IPC Swimming World Championships
12-18 August

No matter the sport, Cameron Leslie keeps moving

Champion swimmer balances international wins with love of wheelchair rugby, as he prepares to compete at his third World Championships for New Zealand. 03 Jul 2013
Cameron Leslie

Cameron Leslie collected gold in the 150m individual medley SM4 at London 2012.

By Lindsay Wyskowski

“At this stage there has been very little which has stopped me competing. “

Cameron Leslie has been quoted as saying that he may retire from swimming to focus on his other athletic aspiration, wheelchair ruby.


But he says that is simply not true.


“That was a student journalist who got the wrong end of the stick who said I was considering retiring back in 2008,” Leslie said. “I have never actually given thought to retiring from swimming as yet, I'm still enjoying my time in the pool so until that stops I won't be seriously considering it.”


Now the 23-year-old New Zealand native is preparing to compete at the 2013 International Paralympic Committee (IPC) Swimming World Championships in Montreal, Canada, in August for a sport he says has great rewards attached to it.


“It's very cool when you set yourself a goal, work towards it, and then achieve it knowing that it was your hard work, combined with your coach and support network of course, which lead to that success,” Leslie said, citing sporting success and health benefits as major draws to the sport.


Wheelchair rugby also offers a benefit.


“For me being on the lower end of the classification scale, the use of the arms and core in wheelchair rugby is such a good way of cross training,” said Leslie, who was born with a quadruple limb deficiency and competes in the SM4, SB3 and S5 classifications.


“Wheelchair rugby is such a contrast to swimming,” he said. “In the pool it's all about you and achieving the goals set and whatnot, but in wheelchair rugby it's that camaraderie and shared journey that makes it so different and appealing to me.”


Wheelchair rugby is Leslie’s chance to play a team sport, something he says he wasn’t able to do as a child although he watched his siblings.


“Sharing the successes and failures with someone who has been through the same training and punishment as yourself makes achieving […] that goal so much more special,” he said.


Leslie began swimming in 2001 and competed at his first World Championships in 2006. Though he didn’t perform how he had hoped, he continued to focus on swimming. At his first Paralympic Games in 2008 in Beijing, China, he won the 150m SM4 individual medley in world record time.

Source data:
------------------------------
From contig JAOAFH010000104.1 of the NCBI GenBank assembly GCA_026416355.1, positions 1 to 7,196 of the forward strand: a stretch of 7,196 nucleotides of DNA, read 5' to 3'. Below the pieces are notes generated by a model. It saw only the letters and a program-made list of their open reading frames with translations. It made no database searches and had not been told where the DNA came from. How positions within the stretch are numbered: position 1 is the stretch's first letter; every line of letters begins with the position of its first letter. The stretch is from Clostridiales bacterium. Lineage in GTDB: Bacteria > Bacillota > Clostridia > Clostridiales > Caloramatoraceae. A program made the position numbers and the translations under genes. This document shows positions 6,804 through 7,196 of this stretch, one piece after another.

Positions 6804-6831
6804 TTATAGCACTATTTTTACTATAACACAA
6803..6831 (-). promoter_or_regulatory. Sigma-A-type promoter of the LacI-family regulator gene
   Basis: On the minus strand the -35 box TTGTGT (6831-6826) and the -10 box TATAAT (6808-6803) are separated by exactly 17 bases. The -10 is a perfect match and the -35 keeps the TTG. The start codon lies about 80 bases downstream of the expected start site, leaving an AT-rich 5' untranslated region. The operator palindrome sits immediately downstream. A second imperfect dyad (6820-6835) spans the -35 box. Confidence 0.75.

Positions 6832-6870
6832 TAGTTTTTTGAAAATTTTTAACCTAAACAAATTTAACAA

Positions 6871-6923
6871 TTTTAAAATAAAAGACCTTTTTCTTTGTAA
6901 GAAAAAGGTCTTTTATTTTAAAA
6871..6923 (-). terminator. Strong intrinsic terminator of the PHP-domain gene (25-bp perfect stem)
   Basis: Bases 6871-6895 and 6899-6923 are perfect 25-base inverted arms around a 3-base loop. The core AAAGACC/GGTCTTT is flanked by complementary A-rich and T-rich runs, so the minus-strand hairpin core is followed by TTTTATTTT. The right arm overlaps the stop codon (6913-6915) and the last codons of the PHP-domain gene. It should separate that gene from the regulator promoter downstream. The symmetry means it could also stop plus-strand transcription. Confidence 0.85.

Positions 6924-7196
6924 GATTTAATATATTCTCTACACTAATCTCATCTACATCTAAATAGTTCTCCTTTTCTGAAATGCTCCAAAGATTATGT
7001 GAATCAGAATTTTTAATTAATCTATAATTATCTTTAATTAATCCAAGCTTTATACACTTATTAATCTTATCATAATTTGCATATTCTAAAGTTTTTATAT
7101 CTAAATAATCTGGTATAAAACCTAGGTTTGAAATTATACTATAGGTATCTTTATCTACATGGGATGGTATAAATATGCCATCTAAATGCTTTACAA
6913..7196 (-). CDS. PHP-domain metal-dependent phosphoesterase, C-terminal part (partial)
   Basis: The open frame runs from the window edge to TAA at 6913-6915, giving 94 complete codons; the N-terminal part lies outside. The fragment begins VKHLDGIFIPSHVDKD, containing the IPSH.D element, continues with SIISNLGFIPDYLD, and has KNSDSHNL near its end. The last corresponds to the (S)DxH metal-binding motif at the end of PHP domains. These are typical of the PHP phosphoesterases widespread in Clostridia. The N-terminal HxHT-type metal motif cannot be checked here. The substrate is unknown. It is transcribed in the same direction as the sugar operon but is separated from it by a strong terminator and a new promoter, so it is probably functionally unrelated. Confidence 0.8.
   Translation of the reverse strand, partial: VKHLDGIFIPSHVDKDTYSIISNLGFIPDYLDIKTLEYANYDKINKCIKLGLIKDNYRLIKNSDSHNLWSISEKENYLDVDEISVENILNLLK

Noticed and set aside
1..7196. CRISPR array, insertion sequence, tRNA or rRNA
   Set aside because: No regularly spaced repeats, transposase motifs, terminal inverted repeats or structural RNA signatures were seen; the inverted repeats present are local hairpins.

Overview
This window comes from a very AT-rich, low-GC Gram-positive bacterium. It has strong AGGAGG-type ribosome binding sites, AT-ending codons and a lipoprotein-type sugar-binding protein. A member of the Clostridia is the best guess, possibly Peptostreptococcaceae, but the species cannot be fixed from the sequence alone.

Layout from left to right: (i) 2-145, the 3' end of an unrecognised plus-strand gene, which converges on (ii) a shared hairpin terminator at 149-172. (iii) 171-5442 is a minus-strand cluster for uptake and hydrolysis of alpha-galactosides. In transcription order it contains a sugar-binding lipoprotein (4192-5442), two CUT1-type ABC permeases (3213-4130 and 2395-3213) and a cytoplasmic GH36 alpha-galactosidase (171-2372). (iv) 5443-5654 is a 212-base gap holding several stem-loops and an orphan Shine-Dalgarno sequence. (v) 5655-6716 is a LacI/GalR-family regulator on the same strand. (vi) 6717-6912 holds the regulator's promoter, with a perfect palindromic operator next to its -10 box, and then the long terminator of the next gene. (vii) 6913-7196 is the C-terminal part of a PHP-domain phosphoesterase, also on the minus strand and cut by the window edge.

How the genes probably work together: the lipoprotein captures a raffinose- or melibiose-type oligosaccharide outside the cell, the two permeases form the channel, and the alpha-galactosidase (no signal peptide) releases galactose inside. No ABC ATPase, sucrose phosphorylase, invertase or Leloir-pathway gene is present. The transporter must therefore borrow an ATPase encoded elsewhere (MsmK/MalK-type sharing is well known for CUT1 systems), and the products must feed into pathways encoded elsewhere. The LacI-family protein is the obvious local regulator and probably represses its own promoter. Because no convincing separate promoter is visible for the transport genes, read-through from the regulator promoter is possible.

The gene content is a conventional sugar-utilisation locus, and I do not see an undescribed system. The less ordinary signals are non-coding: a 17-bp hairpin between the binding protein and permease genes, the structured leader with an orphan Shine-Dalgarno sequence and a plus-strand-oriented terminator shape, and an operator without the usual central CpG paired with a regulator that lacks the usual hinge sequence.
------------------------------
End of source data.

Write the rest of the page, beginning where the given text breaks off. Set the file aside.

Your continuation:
After Beijing, Leslie kept swimming. He won gold in the 150m individual medley SM4 at the World Championships in 2010. In London, Leslie defended his Paralympic title, a feat he says was not easy.


“Thinking back to last year and the build up to London, it was tough,” Leslie said. “I set the bar high and knew if I was to achieve it there was going to be a need to remind myself why I'm doing the hard yards, especially on those days where the body is hurting and the mind is questioning whether or not you're able to push through.”


Leslie will represent New Zealand again in just over a month’s time at the World Championships in Montreal, Canada, his third for the sport of swimming. He admits that he loves hearing the national anthem and seeing the flag raised, and it is certain that his athletic endeavours won’t end there.


Though the Rio 2016 Paralympic Games are still a few years away, Leslie is still considering his chances to compete, though he’s not focused on any one particular event at the moment.


“I do see myself there provided I still meet all the qualifying standards and all that jazz. I remember back to when I was a teenager coming up in the sport and I looked up to the likes of Peter Martin [a New Zealand thrower] who has been and done basically everything there is in disabled sport, twice. So I think I'm trying to emulate that in a way. I considered him to be successful as an athlete so I think that's what I'm striving for.”


“I definitely have aspirations in wheelchair rugby so that is plenty to keep me around the international sporting scene.”


It is possible that Leslie’s two-sport ambitions will continue to inspire others around the world for years to come.


“I'm keen to continue doing the two sports for as long as I can,” he said. “At this stage there has been very little which has stopped me competing. “


Leslie will compete for New Zealand at the IPC Swimming World Championships in Montreal, Canada from 12-18 August. Featuring 650 athletes from 60 countries, it will be the biggest gathering of international swimmers since London 2012.

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